Four Myths About Submission In The Christian Life
- Saturday, July 01, 2006
I used to think that if I followed the Lord, I would lose my purpose. The thing is, I didn’t know what my purpose was. It kept changing. But since Jesus took control of my life, He gave me a purpose. As a husband, a father, a friend, a worker, a human being with emotions and desires and interests, I now have a purpose: to offer my life to Jesus as an act of love. When I do, I receive great delight and joy. If I died today, I would be a most complete man. My completeness no longer depends on what great things I have done. I am free from that. My completeness is in Him. I am like a wife in love with her husband. I am like a child who looks up to a father and finds identity in Him.
I have lost nothing in following Him. I have realized peace and fulfillment. And you will, too. For submission to the Lord is not a loss of purpose. Submission to His will is the great destiny of the happiest people on earth.
Myth 4 — Submission Is Loss of Joy
This myth says that if I become a Christian or if, as a Christian, I follow the Lord to where I believe He is calling me, I will no longer be happy. This is one of the greatest lies.
Jesus prayed that his disciples might know joy:
“But now I am coming to you, and these things I speak in the world, that they may have my joy fulfilled in themselves” (John 17:13).
Jesus also says,
“I made known to them your name, and I will continue to make it known, that the love with which you have loved me may be in them, and I in them” (John 16:26).
To welcome Jesus into your life, to follow Him, to give all away for Him, is to know the joy and love of the Triune God in your own life. You were, in fact, created that you may glorify Him and enjoy Him.
John Piper says of the love of the Triune God, “In creation God “went public” with the joy that reverberates between Father and Son.”9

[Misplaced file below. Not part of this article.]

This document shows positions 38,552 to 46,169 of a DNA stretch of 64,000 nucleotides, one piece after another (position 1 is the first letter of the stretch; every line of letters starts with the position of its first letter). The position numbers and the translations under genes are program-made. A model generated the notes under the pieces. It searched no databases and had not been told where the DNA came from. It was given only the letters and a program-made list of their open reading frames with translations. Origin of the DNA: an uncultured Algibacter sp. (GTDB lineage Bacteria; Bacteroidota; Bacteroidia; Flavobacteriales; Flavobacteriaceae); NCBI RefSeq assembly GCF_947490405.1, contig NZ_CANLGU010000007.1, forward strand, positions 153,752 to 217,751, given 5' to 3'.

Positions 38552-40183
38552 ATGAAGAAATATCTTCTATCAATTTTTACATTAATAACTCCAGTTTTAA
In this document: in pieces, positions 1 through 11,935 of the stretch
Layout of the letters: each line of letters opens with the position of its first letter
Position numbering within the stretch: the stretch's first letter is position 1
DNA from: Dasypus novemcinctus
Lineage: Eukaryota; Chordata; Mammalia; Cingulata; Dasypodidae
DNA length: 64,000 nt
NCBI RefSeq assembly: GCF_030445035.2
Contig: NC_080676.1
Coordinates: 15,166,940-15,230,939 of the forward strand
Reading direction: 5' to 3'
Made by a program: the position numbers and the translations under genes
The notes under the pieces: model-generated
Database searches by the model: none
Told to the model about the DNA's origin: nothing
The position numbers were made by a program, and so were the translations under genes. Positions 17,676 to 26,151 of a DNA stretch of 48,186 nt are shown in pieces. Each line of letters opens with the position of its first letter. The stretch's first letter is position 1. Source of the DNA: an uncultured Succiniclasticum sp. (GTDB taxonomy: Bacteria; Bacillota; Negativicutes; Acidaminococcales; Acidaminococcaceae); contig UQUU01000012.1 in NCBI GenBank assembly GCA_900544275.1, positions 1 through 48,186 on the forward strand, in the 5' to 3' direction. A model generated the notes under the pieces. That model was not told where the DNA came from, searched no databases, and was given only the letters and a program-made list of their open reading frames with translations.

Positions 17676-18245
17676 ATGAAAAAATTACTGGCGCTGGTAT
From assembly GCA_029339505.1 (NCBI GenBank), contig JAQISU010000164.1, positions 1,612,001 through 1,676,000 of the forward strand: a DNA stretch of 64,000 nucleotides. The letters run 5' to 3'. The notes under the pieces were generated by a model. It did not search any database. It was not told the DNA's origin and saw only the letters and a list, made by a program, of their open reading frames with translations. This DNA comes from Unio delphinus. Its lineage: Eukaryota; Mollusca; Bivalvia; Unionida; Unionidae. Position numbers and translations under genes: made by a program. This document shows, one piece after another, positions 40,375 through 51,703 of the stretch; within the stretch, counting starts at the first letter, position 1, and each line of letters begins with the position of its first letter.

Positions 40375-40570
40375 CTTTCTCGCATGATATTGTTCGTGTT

In the fall of man, our ears became deaf and our hearts became cold to that reverberating joy. But in new birth, in redemption, we can hear again. We can feel again. We are like smokers who quit and can suddenly taste again. And the longer we linger before Him in prayer and in His Word, the tastier His joy becomes.
The question is this: Are you really satisfied not having the ultimate joy that your heart craves? Are you content with living below the line of joy?
I think of the words of C.S. Lewis at this point: “We are half-hearted creatures, fooling about with drink and sex and ambition when infinite joy is offered us, like an ignorant child who wants to go on making mud pies in a slum because he cannot imagine what is meant by the offer of a holiday at the sea. We are far too easily pleased.”10
For too long, as a young man, I was too easily pleased. But I was most miserable. I sought and sought to find joy. Yet, to think that I would find it by giving away my life seemed, at minimum, a contradiction to me. It may to you. My friend, I have never known such joy as following Jesus Christ.
And would you leave today clinging to half-hearted dreams? Would you walk away content with the little trinkets of this world when eternal life is offered? Would you be pleased with anything less than knowing and following this Jesus who prays for His own?
Submission to the Lord Jesus is not a loss of joy, but a mending of the woundedness of our souls that brings endless delight to our lives.
Jesus submitted his life to His Father to die so that we who were given to Him by His Father can live, even though we die.
To surrender your life to Jesus Christ will not be a hard choice if you know His love and receive it. You may face trials and even persecution for surrendering your life to Jesus Christ. But on the day when the prayers of Jesus for you are finally answered and you are safe in the arms of Christ, you will look at it all and say, “I don’t regret a second, it was all worth it . . . to see Him now.”
2. “I and the Father are one” (John 10:30).
3. “And now, Father, glorify me in your own presence with the glory that I had with you before the world existed” (John 17:5).
4. So Jesus said to them, “Truly, truly, I say to you, the Son can do nothing of his own accord, but only what he sees the Father doing. For whatever the Father does, that the Son does likewise” (John 5:19).
6. Matthew 1:21
9. John Piper, Desiring God (Sisters, OR: Multnomah, 1996) 44.
10. C.S. Lewis, The Weight of Glory and Other Addresses (Grand Rapids:Eerdmans, 1965), pp. 1-2 as cited by John Piper, Desiring God (Sisters, OR: Multnomah, 1996) 17.
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